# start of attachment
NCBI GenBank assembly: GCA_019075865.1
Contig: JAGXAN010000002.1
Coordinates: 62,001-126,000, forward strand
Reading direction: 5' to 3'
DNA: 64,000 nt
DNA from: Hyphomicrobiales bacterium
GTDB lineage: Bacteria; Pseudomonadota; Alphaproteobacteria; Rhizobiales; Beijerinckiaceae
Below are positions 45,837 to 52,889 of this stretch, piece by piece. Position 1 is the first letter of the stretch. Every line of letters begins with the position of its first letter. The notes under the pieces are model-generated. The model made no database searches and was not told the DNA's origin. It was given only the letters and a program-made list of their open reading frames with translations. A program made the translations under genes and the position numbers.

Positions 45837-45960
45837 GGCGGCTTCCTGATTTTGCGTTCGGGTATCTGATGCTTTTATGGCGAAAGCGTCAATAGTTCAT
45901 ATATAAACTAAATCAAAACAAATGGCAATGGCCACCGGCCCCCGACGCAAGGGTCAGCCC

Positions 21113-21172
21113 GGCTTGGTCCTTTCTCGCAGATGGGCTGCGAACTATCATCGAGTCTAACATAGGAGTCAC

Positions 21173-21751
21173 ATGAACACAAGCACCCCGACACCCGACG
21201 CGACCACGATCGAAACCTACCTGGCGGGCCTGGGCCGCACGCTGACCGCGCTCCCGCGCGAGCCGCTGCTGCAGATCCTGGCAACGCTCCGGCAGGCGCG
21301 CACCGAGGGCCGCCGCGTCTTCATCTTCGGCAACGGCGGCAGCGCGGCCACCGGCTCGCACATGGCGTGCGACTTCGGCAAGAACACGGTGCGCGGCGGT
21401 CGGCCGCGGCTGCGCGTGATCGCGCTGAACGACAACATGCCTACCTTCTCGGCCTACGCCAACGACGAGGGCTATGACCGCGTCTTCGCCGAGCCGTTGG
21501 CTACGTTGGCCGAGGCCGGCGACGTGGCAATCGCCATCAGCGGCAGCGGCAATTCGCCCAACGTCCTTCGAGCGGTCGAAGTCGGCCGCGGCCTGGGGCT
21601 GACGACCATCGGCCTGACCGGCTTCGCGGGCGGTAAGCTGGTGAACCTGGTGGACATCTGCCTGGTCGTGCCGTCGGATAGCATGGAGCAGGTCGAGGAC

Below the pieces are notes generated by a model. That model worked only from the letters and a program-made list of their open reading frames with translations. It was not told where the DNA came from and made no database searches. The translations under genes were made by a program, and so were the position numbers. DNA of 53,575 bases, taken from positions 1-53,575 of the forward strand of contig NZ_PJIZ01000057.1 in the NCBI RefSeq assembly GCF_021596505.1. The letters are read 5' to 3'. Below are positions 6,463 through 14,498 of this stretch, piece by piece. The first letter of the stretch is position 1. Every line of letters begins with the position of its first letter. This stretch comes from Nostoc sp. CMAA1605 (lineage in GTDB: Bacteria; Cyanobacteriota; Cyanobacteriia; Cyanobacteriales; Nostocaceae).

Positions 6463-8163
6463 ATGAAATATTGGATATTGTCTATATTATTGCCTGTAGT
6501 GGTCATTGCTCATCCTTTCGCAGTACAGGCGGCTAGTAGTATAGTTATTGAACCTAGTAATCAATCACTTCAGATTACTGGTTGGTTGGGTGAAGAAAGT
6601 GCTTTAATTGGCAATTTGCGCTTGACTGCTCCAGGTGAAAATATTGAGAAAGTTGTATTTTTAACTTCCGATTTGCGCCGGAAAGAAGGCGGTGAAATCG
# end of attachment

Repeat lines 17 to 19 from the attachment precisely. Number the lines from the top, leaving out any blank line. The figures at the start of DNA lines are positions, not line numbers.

21301 CACCGAGGGCCGCCGCGTCTTCATCTTCGGCAACGGCGGCAGCGCGGCCACCGGCTCGCACATGGCGTGCGACTTCGGCAAGAACACGGTGCGCGGCGGT
21401 CGGCCGCGGCTGCGCGTGATCGCGCTGAACGACAACATGCCTACCTTCTCGGCCTACGCCAACGACGAGGGCTATGACCGCGTCTTCGCCGAGCCGTTGG
21501 CTACGTTGGCCGAGGCCGGCGACGTGGCAATCGCCATCAGCGGCAGCGGCAATTCGCCCAACGTCCTTCGAGCGGTCGAAGTCGGCCGCGGCCTGGGGCT